What's Ailing Your Tomato Plants? This App Will Tell You | KCET
What's Ailing Your Tomato Plants? This App Will Tell You
This time of year, gardeners around the state are hovering over their tomato starts, perhaps even harvesting their first ripe tomatoes. The sight of any abnormality could send some into a state of panic. For many growers, whether they're new at gardening or have been doing it for years, keeping a tomato plant healthy and productive through the end of the season can be one of the most frustrating tasks.
Tomatoes can suffer from any number of ailments, at any stage, from root to leaf: damping off, stunting, yellowing, wilting, and rotting. The fruits can crack or turn black, appear mushy or mottled, or never form at all as blossom after blossom drops from the plant.
As for what can be causing these symptoms, the list is long and confusing: too much water, too little water, hot weather, cold weather, excess nitrogen, calcium deficiency, fungi, bacteria, viruses, insects, and on and on. You practically have to be a scientist to determine what's going on with your plant.
Fortunately, a new app from the American Phytopathological Society (APS) called Tomato MD aims to help you identify and manage your plant problem, whether it occurs in the roots, stems, leaves, flowers, or fruits. The interactive reference tool covers nearly 30 key diseases, insects, and physiological disorders that commonly affect tomatoes, and an extensive gallery of images and tips that cover everything from cultural to chemical management.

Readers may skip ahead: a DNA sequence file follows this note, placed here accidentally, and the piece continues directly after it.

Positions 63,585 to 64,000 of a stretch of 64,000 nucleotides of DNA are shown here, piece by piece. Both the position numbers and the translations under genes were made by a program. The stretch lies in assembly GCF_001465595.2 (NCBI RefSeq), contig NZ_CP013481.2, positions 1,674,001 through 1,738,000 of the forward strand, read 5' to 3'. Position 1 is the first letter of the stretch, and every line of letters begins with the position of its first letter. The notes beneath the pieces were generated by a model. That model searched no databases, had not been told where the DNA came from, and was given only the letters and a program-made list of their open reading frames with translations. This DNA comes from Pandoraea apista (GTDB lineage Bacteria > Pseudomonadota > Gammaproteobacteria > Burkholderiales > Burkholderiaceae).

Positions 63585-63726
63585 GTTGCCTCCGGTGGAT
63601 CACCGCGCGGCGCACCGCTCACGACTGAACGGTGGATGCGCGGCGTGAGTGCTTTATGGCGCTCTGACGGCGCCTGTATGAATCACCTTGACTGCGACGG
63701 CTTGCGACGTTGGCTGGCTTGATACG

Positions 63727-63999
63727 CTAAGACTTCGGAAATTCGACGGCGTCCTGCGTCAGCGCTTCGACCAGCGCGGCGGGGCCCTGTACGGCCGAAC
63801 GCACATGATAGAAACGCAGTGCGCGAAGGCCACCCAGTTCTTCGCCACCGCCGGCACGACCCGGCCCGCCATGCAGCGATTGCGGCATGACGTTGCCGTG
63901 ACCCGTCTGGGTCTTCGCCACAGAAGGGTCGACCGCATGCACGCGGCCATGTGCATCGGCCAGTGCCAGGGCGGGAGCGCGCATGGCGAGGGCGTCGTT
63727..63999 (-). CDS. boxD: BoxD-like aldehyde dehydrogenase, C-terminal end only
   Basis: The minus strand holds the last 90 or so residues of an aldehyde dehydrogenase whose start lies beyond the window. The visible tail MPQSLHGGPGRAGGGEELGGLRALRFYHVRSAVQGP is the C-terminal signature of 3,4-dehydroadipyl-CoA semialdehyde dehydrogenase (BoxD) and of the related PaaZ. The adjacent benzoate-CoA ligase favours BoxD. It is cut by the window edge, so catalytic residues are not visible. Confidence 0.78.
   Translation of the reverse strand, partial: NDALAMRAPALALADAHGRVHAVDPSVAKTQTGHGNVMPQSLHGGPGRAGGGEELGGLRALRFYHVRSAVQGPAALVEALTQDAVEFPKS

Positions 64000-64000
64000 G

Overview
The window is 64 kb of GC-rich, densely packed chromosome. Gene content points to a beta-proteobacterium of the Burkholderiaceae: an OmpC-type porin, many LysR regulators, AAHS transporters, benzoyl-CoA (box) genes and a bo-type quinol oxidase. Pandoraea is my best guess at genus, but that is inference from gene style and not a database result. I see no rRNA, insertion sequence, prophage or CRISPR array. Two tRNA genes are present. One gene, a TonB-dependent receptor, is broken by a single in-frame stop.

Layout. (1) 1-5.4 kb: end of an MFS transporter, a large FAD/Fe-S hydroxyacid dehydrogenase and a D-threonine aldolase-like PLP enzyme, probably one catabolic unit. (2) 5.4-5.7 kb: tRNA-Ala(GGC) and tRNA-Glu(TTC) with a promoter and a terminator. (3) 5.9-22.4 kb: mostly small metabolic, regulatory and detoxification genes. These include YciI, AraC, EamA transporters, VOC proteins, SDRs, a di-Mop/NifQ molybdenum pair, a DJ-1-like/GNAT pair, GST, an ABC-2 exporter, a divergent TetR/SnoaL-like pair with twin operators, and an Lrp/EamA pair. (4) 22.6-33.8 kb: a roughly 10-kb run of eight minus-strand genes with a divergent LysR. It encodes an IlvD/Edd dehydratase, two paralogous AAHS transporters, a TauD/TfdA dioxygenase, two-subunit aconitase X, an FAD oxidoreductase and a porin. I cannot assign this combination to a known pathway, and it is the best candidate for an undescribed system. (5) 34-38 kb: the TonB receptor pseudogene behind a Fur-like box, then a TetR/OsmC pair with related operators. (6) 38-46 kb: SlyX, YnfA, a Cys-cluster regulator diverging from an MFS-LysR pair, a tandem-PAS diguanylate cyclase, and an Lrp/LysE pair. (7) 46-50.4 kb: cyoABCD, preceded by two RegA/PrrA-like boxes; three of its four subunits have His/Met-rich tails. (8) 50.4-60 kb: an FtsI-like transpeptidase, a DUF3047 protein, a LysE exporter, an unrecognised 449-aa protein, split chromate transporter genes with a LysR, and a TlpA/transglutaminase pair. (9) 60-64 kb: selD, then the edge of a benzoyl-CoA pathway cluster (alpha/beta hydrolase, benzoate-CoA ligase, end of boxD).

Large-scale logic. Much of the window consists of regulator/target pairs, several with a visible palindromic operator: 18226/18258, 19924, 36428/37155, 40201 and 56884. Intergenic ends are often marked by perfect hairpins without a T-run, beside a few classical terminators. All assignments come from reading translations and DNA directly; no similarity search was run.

The app is based in part on two APS Press books: Tomato Health Management and the Compendium of Tomato Diseases and Pests, Second Edition. Information in the app was authored and peer-reviewed by several members of APS, a 100-year-old nonprofit that focuses on plant health management.
Tomato MD is available for $2.99 on iPhone and iPad.
Young people have a pivotal role in some of today's biggest issues. See how their voices have helped shaped movements around the world.
Halloween 2020 is not canceled. It’s just a little different this year. Whether it’s established attractions or inaugural events that might become future Halloween standbys, here are five great ways to scare up some extra spooks this October.
Universal CityWalk and Cal State Northridge were announced as the latest venues that will serve as vote centers for Los Angeles County residents to cast their ballots in the November election.
Pointing again to younger residents as driving forces behind coronavirus case numbers, Los Angeles County's public health director warned that large and small gatherings are a continued major source of COVID-19 transmission.
- 1 of 373
- next ›